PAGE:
Dear XXXXX, My name is XXXXX XXXXX my goal is to provided you with Excellent Service
Thank you for your question.
1. Who deeded this right to your neighbor ?
2. Is your neighbor's right in the form of an easement on your property ?
3. What does your deed say about being encumbered by the neighbor's right ?
Please elaborate a bit on how and when this right was created
Thank you and I look forward to your reply,
This is from my deed;
EASEMENT:This conveyance is granted together with an easement over lands of Vista View Condominiums, which easement is described in said Declaration (Deed Reference: 718 cp 214) as follows:"An easement for ingress and egress by pedestrian traffic and vehicular traffic and all utilities from NYS Route 9 to a frame building located on premises labeled "To be retained by Hildenbrand" on the afore-referenced map and located approximately 350 feet northwesterly of the centerline of NYS Route 9. Said easements shall be fifteen (15') feet in width and shall be centered on the existing dirt drive as shown on said map and shall run from NYS Route 9 along the existing dirt drive to the angle point between the "area reserved for alternate sewage disposal system" and "Unit 3" as shown on said map; thence in a general north easterly direction centered on the existing dirt drive and its extensions to said frame building".LAKE RIGHTS:This conveyance is granted subject to a non-exclusive easement and right-of-way appurtenant to the 1.34 acre parcel shown on the 1980 map referenced herein. The parcel subject to this easement is that parcel of land on Loon Lake, shown on the 2004 map referenced herein, bounded on the North by lands now or formerly of Schaefer, on the South by lands of the Vista View Condominiums, on the East by Loon Lake and on the West by NYS Route 9.Said non-exclusive easement and right-of-way is appurtenant to the 1.34 acre parcel and is for beach, bathing, swimming and boating, including the right to dock one boat on Loon Lake. At this time (2004), there is a dock on said parcel on Loon Lake. The owner of said 1.34 acre parcel, their heirs, successors and assigns are entitled to use said dock, subject to the rights of the owner(s) of said 12.3 acre parcel (2004 survey) and/or the owner of the 1.34 acre parcel to relocate said dock on said 101.0± feet. Any relocation of the dock space by the owner of the 1.34 acre parcel shall be to the northern portion of said 101.0± foot shoreline.Maintenance of the lakefront and dock(s) shall be shared pro-rata by the owners having rights and/or ownership of said 101. 0 foot parcel, measured pro-rata by the number of occupied dock(s) on said parcel.
Hi, Michael, Thank you for including the recitation of the easement rights.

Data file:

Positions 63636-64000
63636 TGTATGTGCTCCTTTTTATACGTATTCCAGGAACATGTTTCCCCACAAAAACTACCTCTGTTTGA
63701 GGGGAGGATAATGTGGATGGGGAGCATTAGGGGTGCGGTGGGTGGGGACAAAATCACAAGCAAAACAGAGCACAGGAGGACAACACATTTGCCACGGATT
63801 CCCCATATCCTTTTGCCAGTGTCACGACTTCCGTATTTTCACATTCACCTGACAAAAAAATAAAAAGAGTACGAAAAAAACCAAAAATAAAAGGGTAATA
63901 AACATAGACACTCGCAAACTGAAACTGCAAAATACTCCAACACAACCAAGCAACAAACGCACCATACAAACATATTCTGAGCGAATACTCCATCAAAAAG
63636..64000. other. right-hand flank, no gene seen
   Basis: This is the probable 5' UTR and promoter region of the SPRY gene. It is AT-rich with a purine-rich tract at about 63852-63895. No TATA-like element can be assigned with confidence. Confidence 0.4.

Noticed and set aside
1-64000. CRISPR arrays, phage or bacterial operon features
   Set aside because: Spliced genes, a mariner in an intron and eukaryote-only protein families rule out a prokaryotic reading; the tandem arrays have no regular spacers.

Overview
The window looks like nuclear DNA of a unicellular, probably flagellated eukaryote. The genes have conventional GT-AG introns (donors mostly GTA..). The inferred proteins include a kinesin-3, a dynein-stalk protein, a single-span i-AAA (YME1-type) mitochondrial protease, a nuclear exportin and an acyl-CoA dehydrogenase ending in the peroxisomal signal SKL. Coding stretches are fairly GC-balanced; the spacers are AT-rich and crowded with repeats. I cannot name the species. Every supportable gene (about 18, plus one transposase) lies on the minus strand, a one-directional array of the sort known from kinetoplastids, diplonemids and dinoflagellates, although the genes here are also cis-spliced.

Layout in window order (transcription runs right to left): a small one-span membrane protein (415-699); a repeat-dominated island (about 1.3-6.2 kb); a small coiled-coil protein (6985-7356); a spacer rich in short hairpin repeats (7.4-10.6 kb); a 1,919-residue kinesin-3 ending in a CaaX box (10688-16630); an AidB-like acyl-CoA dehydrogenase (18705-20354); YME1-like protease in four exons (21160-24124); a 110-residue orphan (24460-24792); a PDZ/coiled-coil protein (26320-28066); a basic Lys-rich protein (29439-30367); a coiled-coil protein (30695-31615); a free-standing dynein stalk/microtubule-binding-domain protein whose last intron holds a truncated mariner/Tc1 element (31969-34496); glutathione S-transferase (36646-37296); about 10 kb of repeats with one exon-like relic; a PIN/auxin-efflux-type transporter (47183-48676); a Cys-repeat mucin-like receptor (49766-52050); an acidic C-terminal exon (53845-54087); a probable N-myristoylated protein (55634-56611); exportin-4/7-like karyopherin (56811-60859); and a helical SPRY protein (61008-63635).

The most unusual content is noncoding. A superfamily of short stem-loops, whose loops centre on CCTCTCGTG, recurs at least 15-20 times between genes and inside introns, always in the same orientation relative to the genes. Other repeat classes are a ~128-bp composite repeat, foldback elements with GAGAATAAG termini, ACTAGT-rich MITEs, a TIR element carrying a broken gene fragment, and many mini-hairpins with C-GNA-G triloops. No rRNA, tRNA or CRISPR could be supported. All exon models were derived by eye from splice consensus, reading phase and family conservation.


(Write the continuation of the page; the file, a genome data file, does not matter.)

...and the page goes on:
Generally, when an easement is granted, the dominant estate (the property benefitting from the easement) has paid the owner of the servient estate (the property encumbered by the easement). If the owner of the servient estate sells his property, the easement runs with the land and the new owner must comply with the easement. When the owner of the dominant estate sells his property, the new owner has the benefit of the easement because the easement runs with the land.
When easements are granted, the document usually recites how the costs of repairs and maintenance shall be divided and it appears from the excerpt which you posted, that the document granting the easement in question has addressed that issue in that it provides that the owner of the property which benefits from the easement must contribute to the cost of maintenance of the lakefront and the docks. Therefore, that document granted you the right to request their share of the costs of maintenance.
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Am I correct in thinking that this maintenance charge should include partial taxes, insurance, land scape of the beach as well as installation and removal of the dock which is done each year and any other cost which may come up that I pay? What I really wanted to do was charge a flat maintenance fee and not have to be involved with giving these people an accounting each year.
Hi, Michael, Thank you for your follow up question and the opportunity to explain further,
"Maintenance" is used in its everyday definition of "to mend, restore, repair". If the original parties to the easement wanted and intended to include the payment of taxes and insurance, they would have had to specifically spell that out because those items are not associated with "maintenance".
I can understand what a pain it is to deal with this on an annual basis and how much easier it would be to simply charge a flat fee, but that can only be done if you enter into an agreement with those who benefit by the easement and record the document.
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